Title – Inside Llewyn Davis (2013)
Director – Joel and Ethan Coen (No Country for Old Men)
Cast – Oscar Isaac, Carey Mulligan, John Goodman, Justin Timberlake, Garrett Hedlund, Adam Driver, F. Murray Abraham
Plot – Down on his luck aspiring folk singer Llewyn Davis (Isaac) has had a tough run of it lately as he try’s to break into the music scene while dealing with a misplaced cat, a possible pregnancy to another man’s woman and a strange road trip to the wintry city of Chicago.
“If it was never new, and it never gets old, then it’s a folk song”
Review by Eddie on 28/05/2014
The Coen Brother’s certainly know how to make depressing oddly entertaining, and continuing on in the vain of Barton Fink, A Serious Man and arguably others of their films, Inside Llewyn Davis is a seriously morbid film that finds much humour in its protagonist’s failings but due to the limited nature of its story it is not hard to see why (despite many bemoaning the fact) come the Oscar nomination process Davis was virtually shut out completely… even though many hailed it one of the years best.
Our depressed figure here is Llewyn Davis, a folk singer so morbid and bereft of lightness that hanging with him for these 100 minutes can at times be as hard as the winter streets of New York. Llewyn is rightfully miffed at his current life situation as his musical partner has recently committed suicide, his new solo record is earning him nothing, he doesn’t have a place to stay and his friends woman Jean (played by Mrs. Marcus Mumford herself Carey Mulligan) is pregnant with a child that is possibly his. Many of these situations that Llewyn finds himself in are typical Coen Brother scenarios and Isaac is a fine leading man in what could well be a career defining performance for him, but it doesn’t make Llewyn any more tolerable as a person and character. With such an overly morbid tone that film is made around its fantastic music and top notch production design.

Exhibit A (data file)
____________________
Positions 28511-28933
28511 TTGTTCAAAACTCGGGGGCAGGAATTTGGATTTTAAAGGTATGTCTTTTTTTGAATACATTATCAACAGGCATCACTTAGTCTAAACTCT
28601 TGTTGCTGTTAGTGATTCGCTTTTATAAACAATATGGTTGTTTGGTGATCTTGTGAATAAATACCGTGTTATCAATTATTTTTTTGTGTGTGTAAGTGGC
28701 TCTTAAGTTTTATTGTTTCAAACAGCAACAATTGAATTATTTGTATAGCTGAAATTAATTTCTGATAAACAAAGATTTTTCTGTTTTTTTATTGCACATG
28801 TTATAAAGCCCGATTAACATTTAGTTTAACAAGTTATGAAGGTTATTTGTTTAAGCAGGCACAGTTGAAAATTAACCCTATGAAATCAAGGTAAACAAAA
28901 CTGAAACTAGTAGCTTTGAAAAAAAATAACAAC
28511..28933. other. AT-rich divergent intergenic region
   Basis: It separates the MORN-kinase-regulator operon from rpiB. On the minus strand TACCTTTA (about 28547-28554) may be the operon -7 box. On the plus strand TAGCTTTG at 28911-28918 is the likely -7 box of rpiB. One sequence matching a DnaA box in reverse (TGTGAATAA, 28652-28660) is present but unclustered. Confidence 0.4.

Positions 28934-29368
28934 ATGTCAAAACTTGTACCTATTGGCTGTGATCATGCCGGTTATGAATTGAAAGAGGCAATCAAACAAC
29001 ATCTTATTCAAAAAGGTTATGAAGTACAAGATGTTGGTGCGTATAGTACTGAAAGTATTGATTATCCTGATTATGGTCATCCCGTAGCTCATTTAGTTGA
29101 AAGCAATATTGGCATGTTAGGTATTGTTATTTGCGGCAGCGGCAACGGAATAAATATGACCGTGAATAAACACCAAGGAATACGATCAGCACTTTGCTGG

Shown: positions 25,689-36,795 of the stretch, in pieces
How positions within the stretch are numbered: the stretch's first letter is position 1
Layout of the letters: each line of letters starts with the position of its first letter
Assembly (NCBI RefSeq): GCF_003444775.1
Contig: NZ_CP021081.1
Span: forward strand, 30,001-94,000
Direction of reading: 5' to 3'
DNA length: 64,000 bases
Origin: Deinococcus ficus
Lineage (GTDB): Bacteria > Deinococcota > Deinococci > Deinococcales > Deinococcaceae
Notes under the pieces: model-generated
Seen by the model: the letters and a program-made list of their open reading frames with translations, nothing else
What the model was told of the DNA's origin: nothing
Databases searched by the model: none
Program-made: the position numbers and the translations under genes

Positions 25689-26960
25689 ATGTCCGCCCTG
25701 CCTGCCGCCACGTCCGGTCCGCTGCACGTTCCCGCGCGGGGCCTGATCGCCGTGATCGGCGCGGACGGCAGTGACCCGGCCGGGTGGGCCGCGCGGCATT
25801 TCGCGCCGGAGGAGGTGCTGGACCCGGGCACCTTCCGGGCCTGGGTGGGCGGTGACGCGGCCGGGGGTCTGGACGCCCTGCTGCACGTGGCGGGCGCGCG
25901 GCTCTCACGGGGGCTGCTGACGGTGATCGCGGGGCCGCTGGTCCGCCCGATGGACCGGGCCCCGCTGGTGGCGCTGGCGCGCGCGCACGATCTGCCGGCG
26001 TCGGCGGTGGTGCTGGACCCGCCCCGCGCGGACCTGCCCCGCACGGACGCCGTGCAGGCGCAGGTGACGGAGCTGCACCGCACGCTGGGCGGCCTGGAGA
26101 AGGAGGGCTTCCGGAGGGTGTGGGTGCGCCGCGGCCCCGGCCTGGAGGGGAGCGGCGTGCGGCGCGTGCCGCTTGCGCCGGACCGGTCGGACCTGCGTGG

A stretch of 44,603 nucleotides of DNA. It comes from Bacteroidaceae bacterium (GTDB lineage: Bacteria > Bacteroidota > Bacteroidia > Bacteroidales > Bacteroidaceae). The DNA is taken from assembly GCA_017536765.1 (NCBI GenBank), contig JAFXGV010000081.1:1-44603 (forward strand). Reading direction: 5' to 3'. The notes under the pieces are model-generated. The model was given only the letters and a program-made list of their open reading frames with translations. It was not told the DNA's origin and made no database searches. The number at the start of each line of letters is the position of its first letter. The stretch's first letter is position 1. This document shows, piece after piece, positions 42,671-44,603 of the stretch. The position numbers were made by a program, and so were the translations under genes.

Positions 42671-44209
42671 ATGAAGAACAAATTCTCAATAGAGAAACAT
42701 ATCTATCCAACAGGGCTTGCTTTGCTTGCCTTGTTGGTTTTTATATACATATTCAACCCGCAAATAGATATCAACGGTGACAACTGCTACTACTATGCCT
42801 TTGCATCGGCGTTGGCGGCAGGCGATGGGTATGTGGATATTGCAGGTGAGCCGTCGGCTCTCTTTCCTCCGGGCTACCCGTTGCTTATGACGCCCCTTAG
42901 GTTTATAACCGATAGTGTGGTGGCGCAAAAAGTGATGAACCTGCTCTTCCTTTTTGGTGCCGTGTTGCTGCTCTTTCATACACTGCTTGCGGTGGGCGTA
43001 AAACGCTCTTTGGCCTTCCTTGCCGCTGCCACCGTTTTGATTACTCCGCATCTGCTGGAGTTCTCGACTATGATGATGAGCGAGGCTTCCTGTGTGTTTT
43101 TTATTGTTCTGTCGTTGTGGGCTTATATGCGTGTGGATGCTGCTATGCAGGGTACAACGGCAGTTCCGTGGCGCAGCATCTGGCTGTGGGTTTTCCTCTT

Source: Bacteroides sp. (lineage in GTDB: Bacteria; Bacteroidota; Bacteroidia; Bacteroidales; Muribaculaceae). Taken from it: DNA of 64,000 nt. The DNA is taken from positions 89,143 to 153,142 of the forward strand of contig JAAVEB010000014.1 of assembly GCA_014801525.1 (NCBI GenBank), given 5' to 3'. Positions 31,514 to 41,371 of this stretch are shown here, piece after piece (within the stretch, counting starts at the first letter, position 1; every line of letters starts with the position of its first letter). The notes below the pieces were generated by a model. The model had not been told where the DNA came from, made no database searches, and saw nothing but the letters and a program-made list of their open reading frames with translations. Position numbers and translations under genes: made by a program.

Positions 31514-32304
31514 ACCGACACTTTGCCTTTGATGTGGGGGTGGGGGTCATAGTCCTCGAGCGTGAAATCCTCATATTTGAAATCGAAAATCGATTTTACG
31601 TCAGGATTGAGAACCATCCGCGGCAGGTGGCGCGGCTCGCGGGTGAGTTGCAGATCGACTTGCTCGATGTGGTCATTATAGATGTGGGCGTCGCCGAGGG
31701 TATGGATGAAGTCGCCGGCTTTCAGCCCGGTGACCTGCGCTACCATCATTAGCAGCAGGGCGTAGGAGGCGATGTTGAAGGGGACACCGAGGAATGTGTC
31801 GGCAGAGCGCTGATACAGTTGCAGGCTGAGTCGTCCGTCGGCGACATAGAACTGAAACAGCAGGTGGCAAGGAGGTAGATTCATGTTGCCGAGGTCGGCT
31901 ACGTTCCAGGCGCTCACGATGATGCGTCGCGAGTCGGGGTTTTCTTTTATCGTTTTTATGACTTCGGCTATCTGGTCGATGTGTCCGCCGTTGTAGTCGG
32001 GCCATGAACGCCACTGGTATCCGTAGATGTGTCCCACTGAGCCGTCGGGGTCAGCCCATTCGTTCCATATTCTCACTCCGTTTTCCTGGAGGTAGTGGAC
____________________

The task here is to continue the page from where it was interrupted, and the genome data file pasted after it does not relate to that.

With dynamo musical producer T Bone Burnett at the helm of music duties and with help from Mumford and Sons frontman Marcus Mumford the music in Davis is such a blast that it elevates the film from what could of been a permanent state of neuroses. Setting up the tale of Lllewyn around the folk scene of the 60’s was a master-stroke move by the Brothers and is fantastically captured by cinematographer Bruno Delbonnel in what was a rightfully Oscar nominated aspect of the movie. You can feel every breath of cold winters air, every smell of a cafés cigarettes and every strum of a well played guitar. The film exudes atmosphere and would easily rank as one of the Coen’s most well filmed movies which is a grand feat indeed in a catalogue of beautiful movies.
With a great soundtrack, a well performed and casted group of actors and with a great visual eye Davis is a quality made film that is also a tale which could of done with a little more narrative scope. The journey Lllewyn and subsequently we take in the end is nothing more than slight and The Coen’s with all their other fine elements would of been wise to enhance the story that little bit more. Always watchable, often enjoyable yet not always loveable, Inside Llewyn Davis ranks as another fine Coen Brother movie but perhaps one of their less meatier jaunts.
3 and a half couches out of 5